In some examples, the thickness T24 of the container portion 24 may be defined by a thickness ranging from a thickness of about 6.85 mm to a thickness of about 31.84 mm. In further examples, the thickness T24 of the container portion 24 may be defined by a thickness ranging from a thickness of about 8.99 mm to a thickness of about 29.84 mm. In yet further examples, the thickness T24 of the container portion 24 may be defined by a thickness ranging from a thickness of about 10.99 mm to a thickness of about 27.84 mm. In some instances, the thickness T24 of the container portion 24 may be defined by a thickness approximately equal to about 16.00 mm. In other instances, the thickness T24 of the container portion 24 may be defined by a thickness approximately equal to about 16.44 mm. In yet other instances, the thickness T24 of the container portion 24 may be defined by a thickness approximately equal to about 12.93 mm.

In some examples, the length L24 of the container portion 24 may be defined by a length ranging from a length of about 210.00 mm to a length of about 560.00 mm. In further examples, the length L24 of the container portion 24 may be defined by a length ranging from, for example: (1) a length of about 258.00 mm to a length of about 270.00mm; (2) a length of about 308.8 mm to a length of about 320.80mm; (3) a length of about 410.40 mm to a length of about 422.40 mm; or (4) a length of about 512.00 mm to a length of about 524.00 mm. In yet further examples, the length L12 of the upper layer 12 may be defined by a length ranging from, for example: (1) a length of about 261.00 mm to a length of about 267.00 mm; (2) a length of about 311.8 mm to a length of about 317.80 mm; (3) a length of about 413.40 mm to a length of about 419.40 mm; or (4) a length of about 515.00 mm to a length of about 521.00 mm. In some examples, the length L24 of the container portion 24 may be defined by a length approximately equal to about 264.00 mm. In some instances, the length L24 of the container portion 24 may be defined by a length approximately equal to about 314.80 mm. In other instances, the length L24 of the container portion 24 may be defined by a length approximately equal to about 416.40 mm. In yet instances, the length L24 of the container portion 24 may be defined by a length approximately equal to about 518.00 mm.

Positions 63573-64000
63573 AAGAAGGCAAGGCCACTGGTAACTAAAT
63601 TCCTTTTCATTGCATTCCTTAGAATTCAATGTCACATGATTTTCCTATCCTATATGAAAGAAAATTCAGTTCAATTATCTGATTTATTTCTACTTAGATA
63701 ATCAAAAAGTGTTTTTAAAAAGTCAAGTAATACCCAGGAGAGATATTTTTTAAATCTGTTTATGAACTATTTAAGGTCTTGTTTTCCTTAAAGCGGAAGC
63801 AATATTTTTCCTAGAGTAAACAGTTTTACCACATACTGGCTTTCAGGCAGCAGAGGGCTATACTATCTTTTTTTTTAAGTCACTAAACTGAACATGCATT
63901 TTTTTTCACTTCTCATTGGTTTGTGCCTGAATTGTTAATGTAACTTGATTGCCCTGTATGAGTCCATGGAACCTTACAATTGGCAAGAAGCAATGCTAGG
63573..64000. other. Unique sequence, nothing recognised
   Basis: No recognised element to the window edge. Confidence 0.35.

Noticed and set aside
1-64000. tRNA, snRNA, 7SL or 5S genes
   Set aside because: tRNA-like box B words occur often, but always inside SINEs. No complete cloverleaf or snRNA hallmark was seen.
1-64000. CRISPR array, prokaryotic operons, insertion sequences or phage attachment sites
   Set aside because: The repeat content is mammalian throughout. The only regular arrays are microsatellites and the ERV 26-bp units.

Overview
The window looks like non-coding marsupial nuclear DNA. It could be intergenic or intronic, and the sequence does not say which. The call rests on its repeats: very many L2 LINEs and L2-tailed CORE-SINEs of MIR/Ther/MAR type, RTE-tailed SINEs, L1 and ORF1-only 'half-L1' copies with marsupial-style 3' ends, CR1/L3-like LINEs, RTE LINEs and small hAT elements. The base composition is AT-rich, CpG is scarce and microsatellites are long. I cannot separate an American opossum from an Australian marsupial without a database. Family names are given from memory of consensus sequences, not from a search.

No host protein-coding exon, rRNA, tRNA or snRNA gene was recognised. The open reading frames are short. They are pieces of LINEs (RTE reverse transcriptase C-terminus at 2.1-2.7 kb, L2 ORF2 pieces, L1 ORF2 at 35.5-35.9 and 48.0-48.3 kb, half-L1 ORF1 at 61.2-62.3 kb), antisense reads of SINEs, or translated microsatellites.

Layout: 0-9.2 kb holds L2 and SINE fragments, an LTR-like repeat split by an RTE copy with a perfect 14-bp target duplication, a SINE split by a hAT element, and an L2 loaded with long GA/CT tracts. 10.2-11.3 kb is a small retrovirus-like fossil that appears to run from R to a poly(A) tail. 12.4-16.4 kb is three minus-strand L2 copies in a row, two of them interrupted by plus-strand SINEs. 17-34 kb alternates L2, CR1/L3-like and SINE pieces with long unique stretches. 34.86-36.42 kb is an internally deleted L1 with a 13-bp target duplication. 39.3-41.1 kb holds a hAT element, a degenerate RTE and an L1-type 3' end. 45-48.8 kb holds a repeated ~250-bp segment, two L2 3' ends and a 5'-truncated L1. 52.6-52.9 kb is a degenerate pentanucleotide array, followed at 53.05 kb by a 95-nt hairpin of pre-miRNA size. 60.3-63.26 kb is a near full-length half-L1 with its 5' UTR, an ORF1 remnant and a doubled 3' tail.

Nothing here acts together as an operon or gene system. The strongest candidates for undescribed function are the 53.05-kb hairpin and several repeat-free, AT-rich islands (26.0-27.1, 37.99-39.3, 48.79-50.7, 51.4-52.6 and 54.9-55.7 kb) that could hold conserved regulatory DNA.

In some examples, the width W24 of the container portion 24 may be defined by a width ranging from a width of about 210.00 mm to a width of about 560.00 mm. In further examples, the width W24 of the container portion 24 may be defined by a width ranging from, for example: (1) a width of about 258.00 mm to a width of about 270.00 mm; (2) a width of about 308.8 mm to a width of about 320.80 mm; (3) a width of about 410.40 mm to a width of about 422.40 mm; or (4) a width of about 512.00 mm to a width of about 524.00 mm. In yet further examples, the width L12 of the upper layer 12 may be defined by a width ranging from, for example: (1) a width of about 261.00 mm to a width of about 267.00 mm; (2) a width of about 311.8 mm to a width of about 317.80 mm; (3) a width of about 413.40 mm to a width of about 419.40 mm; or (4) a width of about 515.00 mm to a width of about 521.00 mm. In some examples, the width W24 of the container portion 24 may be defined by a width approximately equal to about 264.00 mm. In some instances, the width W24 of the container portion 24 may be defined by a width approximately equal to about 314.80 mm. In other instances, the width W24 of the container portion 24 may be defined by a width approximately equal to about 416.40 mm. In yet instances, the width W24 of the container portion 24 may be defined by a width approximately equal to about 518.00 mm.

Referring to FIGS. 1-3 and 15-16, the assembly 10 may include one or more optional components 32-34. In a first example, the one or more optional components 32-34 include a tag 32. The tag 32 is secured to one or both of the top layer 18 and the bottom layer 20. The tag 32 extends from the side surface 24S of the container portion 24. In some examples, the tag 32 extends from the seam 30; accordingly, the fastening portion 22 that defines the seam 30 may be utilized for securing the tag 32 to one or both of the top layer 18 and the bottom layer 20 that defines the container portion 24.

In another example, the one or more optional components 32-34 include indicia, logo or the like that is seen generally at 34. Referring to FIGS. 1, 3 and 15, the indicia or logo 34 may be formed from ink or threaded embroidery that is secured to, binds to or is adhered to one or both of the container portion 24 and the tag 32. In some instances, the tag 32 is stitched with a thread that defines an embroided indicia or logo 34; accordingly, the tag 32 and indicia or logo 34 functions as a non-removably-attached product identifier that defines, for example, a tradename, manufacturer or other form of identification such that a consumer is able to associate a level of quality associated with the manufacture of the assembly 10 and/or is not otherwise deceived by an “off brand” product.